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  5. "Tá uisce agat."

" uisce agat."

Translation:You have water.

September 1, 2014

43 Comments


https://www.duolingo.com/profile/henmcb

Translated literally, this is like Russian: У меня есть...; To me is...


https://www.duolingo.com/profile/Langmut

Yes, I was also reminded of Russian.

Or maybe more like "there is water with me"?


https://www.duolingo.com/profile/wyqtor
  • 2358

Uisce - so this is where whiskey came from!


https://www.duolingo.com/profile/iamthevvalrus

This just makes sense! Is it etymologically sound? I like it anyway.


https://www.duolingo.com/profile/mennarempt

Yes! Well, from Scottish Gaelic. Whisky comes fron the phrase 'uisge beatha', lit. 'water of life' which is a calque (a loanword that is literal translation of the language it is taken from) from Latin 'aqua vitae'. 'whisky' itself is a shortening of the (now obsolete, afaik) variant 'whiskybae'.

Free fun language and alcohol fact: 'vodka' is the diminutive of 'voda', 'water'. Namin alcohols after water was apparently common practice ;)


[deactivated user]

    In Spanish "aguardiente" (lit. burning water) is a kind of liqueur ;)


    https://www.duolingo.com/profile/Clive148704

    Uisce. Water.

    Uisce bheatha. Water of life/ meanin whisky(string alcohol or spirits) Poitin a spirit. Whiskey a spirit.

    Uisce Eireann Irish Water Company

    Trivia


    https://www.duolingo.com/profile/smok_arman

    Is the second syllable stressed in word 'agat'? And I hear definite [ag'ut] instead of [agət].


    https://www.duolingo.com/profile/ZuMako8_Momo

    No, I hear the first syllable stressed, and wiktionary says so too: https://en.wiktionary.org/wiki/agat


    https://www.duolingo.com/profile/Clive148704

    'Agat' is Danish according to the link a Danish word for nation in English language. Agut / agat in Gaeilge is other. Anyhow, flitting around on smartphones all day everyday for research both high an low will result in flitting about on the Web o sphere. Ja ja


    https://www.duolingo.com/profile/williamalva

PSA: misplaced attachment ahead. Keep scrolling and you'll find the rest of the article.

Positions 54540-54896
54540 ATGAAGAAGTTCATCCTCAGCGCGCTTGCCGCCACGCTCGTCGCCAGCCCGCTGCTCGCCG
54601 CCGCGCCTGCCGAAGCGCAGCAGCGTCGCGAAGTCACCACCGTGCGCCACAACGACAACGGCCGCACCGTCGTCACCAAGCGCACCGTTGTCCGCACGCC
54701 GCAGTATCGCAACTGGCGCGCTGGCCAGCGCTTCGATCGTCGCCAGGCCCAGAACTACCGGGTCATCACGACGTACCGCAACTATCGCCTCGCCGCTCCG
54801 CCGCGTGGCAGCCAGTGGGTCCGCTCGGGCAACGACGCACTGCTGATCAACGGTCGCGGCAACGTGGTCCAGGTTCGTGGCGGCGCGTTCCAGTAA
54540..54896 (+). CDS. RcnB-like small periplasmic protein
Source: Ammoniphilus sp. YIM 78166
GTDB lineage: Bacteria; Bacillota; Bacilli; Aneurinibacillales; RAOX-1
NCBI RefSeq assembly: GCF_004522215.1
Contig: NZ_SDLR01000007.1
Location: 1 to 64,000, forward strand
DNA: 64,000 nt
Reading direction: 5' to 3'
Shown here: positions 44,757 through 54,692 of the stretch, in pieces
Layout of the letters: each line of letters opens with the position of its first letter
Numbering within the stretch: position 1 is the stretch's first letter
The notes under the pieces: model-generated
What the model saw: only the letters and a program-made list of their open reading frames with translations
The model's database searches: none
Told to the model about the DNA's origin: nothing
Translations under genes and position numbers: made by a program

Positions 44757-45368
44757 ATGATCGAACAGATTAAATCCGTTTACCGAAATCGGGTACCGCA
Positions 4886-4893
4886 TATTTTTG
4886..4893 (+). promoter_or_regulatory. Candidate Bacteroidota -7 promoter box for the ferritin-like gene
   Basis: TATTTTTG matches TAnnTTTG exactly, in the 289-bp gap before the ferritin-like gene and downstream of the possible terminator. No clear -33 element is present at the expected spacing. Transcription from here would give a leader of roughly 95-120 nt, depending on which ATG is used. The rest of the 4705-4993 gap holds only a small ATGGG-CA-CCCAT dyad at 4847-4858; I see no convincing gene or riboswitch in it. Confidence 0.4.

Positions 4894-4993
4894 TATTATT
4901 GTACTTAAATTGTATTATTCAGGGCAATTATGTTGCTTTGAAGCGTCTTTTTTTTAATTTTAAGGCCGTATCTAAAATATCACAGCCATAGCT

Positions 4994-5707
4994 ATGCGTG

Why does it say in the translation you have twice


    https://www.duolingo.com/profile/tu.8zPhLD72zzoZN

    They are trying to indicate that "Tá...agat" means "you have" and they list that information under each of those words. Literally, it means "....is with you or at you", so when you break that down "tá" means "is" here and "agat" means "you" related to the item with a preposition. Scroll down on this page to see the Tips & Notes explaining this construction:
    https://www.duolingo.com/skill/ga/Common-Phrases


    https://www.duolingo.com/profile/koolasice123

    Geez your languages though..


    https://www.duolingo.com/profile/JamesWhits3

    What is she has water


    https://www.duolingo.com/profile/fhajed_

    Tá uisce aici.


    https://www.duolingo.com/profile/SatharnPHL

    That's exactly the sort of additional detail that is included in the Tips & Notes for the Phrases skill.


    [deactivated user]

      It looks like the [dative + "sum" verb], in latin, meaning "habeo"- Am I right?


      https://www.duolingo.com/profile/SatharnPHL

      I don't know Latin, but if "sum" is a verb that means "have", then no, you're not right.

      Languages like Irish, Russian and Hindi don't have a verb for have. Irish uses Tá X ag Y to say "Y has X", and where Y is a pronoun, it is combined with the preposition.


      [deactivated user]

        But "sum" in Latin means "to be". When it goes with dative, then, for instance "mihi est" (lit: it is for me), translates as I have.


        https://www.duolingo.com/profile/SatharnPHL

        As I said, I don't speak Latin, and one of the few phrases that I do know is "Habemus papam" ("We have a pope"), so I really have no idea whether a familiarity with the Latin verb "sum" will help you get to grasp with this construct. Maybe someone who is more familiar with Latin can help.


        https://www.duolingo.com/profile/EllenJoyce622778

        needing lots of practice Ta


        https://www.duolingo.com/profile/shrikrishna1

        And what would be"'he has water'?


        https://www.duolingo.com/profile/shrikrishna1

        So need to learn conjugation


        https://www.duolingo.com/profile/galaxyrocker

        It's actually not conjugation, because ag isn't a verb. You're inflecting a preposition based on what follows it.


        https://www.duolingo.com/profile/JellyFlash

        Question, why is the verb AFTER uisce??


        https://www.duolingo.com/profile/idshanks

        That's not a verb, but a prepositional pronoun. It literally means ‘at you’, so word-by-word the sentence is ‘[there] Is water at you’, which is the way in which possession is communicated in Irish.

        The verb is the first word, ‘tá’.


        https://www.duolingo.com/profile/Strobro3

        Other languages have different sentence orders.


        https://www.duolingo.com/profile/mario875121

        Why can i diference tá...agat for you, or tá...agat for me


        https://www.duolingo.com/profile/fhajed_

        tá ... agat = you have
        tá ... agam = I have


        https://www.duolingo.com/profile/JamesWhits3

        How does agat mean you have can you conjugate the verb please


        https://www.duolingo.com/profile/SatharnPHL

        agat doesn't mean "you have" - The Irish for "Y has X" is tá X ag Y, and when "Y" is a pronoun (like ), it is combined with the preposition - ag+mé gives you agam, ag+tú gives you agat, etc.

        The Tips & Notes for the Phrases skill has a little bit more detail.

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